Today’s organizations face a range of intricate challenges that make organizations more vulnerable to cyber attacks, workforce misconduct, non-compliance, and other issues. Changing regulations, emerging technologies, increasing volumes of data to manage, and complex processes are just a few examples.
Governance, risk, and compliance (GRC) can help address these challenges. GRC refers to an organization’s strategy for managing risk and maintaining regulatory compliance while meeting its goals.
It requires buy-in and collaboration from several teams, including compliance, legal, finance, IT, HR, the executive suite, and the board. By bringing people together across departments, organizations are better set up to hit business goals, manage and reduce risk, and stay compliant with industry standards and regulations.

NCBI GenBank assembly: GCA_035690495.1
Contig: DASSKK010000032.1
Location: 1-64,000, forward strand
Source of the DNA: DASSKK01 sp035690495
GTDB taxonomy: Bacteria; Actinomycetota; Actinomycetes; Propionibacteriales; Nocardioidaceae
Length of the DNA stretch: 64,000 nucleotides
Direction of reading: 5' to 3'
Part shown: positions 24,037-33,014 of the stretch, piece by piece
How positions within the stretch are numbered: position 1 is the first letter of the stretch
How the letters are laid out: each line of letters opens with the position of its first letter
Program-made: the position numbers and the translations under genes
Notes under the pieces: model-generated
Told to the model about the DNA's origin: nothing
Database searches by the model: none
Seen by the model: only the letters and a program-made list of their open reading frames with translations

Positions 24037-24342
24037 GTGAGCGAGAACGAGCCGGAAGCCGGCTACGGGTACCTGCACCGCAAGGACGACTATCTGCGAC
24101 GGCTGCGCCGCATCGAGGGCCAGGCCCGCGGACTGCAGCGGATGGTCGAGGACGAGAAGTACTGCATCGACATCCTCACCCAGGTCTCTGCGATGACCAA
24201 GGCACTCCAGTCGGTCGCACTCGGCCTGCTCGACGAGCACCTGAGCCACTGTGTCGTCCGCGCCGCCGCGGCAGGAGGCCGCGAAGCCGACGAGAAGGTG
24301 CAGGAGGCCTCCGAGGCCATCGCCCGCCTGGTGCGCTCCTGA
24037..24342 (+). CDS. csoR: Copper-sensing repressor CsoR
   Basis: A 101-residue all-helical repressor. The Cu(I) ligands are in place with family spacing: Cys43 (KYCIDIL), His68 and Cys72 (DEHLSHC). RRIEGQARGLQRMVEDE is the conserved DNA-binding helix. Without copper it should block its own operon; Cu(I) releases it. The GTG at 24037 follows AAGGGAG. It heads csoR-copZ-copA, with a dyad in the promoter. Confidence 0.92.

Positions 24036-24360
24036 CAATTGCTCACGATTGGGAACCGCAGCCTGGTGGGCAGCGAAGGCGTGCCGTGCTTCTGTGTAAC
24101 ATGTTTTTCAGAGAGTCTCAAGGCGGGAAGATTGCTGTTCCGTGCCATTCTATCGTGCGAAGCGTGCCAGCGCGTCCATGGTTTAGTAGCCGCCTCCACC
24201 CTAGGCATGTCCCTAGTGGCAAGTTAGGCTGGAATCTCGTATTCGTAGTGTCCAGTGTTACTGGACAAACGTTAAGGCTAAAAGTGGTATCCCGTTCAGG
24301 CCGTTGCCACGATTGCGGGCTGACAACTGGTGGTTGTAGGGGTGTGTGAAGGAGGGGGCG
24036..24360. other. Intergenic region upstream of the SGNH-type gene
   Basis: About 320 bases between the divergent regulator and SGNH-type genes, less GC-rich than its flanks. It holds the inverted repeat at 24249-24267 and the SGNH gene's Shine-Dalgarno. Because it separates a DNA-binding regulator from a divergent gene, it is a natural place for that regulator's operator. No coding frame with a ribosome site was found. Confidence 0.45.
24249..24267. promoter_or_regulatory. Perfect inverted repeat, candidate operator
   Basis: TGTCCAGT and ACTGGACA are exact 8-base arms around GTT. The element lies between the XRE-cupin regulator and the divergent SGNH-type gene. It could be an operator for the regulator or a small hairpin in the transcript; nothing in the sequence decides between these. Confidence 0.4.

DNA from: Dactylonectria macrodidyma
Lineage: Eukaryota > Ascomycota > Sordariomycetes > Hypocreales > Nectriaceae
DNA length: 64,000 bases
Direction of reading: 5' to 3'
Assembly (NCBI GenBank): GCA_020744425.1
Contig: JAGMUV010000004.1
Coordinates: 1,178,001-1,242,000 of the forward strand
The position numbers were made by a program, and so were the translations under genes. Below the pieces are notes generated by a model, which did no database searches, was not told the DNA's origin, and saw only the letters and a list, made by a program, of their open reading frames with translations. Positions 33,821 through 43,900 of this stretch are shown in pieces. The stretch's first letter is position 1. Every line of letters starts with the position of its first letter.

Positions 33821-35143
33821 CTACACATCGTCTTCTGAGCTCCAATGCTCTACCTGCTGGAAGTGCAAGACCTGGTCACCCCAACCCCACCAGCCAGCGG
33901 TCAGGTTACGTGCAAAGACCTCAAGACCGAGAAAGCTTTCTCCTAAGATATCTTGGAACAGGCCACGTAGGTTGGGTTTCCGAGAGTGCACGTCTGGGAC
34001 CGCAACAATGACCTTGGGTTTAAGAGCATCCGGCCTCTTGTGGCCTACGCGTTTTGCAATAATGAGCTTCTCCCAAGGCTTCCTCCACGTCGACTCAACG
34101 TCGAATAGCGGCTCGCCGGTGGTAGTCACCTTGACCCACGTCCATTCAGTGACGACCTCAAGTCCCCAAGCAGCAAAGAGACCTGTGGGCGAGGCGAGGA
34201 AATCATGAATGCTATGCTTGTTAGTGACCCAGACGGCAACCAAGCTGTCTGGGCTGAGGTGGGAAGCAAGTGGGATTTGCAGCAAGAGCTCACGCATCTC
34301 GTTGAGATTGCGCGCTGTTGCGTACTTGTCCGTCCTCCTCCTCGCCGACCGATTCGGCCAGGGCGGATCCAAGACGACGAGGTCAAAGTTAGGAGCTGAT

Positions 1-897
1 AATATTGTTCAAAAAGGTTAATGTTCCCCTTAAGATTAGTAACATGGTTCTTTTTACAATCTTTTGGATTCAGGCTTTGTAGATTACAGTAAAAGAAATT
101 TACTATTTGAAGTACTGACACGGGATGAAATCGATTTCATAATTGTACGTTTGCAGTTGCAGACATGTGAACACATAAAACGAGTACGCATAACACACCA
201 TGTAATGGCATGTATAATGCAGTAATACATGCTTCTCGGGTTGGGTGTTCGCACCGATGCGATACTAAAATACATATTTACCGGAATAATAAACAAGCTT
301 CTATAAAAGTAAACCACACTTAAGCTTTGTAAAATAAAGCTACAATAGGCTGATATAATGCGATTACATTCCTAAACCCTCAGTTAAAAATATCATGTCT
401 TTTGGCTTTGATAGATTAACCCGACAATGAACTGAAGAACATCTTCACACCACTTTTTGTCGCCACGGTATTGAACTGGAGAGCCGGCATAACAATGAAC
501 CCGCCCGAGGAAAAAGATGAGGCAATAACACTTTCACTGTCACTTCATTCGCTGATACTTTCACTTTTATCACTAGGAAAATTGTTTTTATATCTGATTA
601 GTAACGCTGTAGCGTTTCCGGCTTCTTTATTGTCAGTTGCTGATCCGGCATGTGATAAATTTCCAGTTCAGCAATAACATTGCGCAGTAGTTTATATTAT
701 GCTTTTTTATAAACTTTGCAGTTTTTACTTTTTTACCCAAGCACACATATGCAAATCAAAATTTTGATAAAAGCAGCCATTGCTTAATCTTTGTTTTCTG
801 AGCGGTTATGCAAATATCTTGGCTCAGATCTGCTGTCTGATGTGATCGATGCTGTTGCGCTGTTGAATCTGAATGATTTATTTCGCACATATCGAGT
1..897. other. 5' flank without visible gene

In this overview for beginners, we’ve broken down the benefits of GRC, its key components, and how it’s different from integrated risk management (IRM).
What Is GRC and Why Is It Important?
What is GRC and what does it stand for? Find answers to common questions and what the benefits of implementing a GRC program are.
The 3 Components of GRC
A GRC program is made up of three components: governance, risk, and compliance. Get a breakdown of each component and how they combine into a single strategy that helps an organization meet its goals, manage risk, and maintain compliance.
GRC vs IRM
Learn the similarities and differences between GRC and integrated risk management.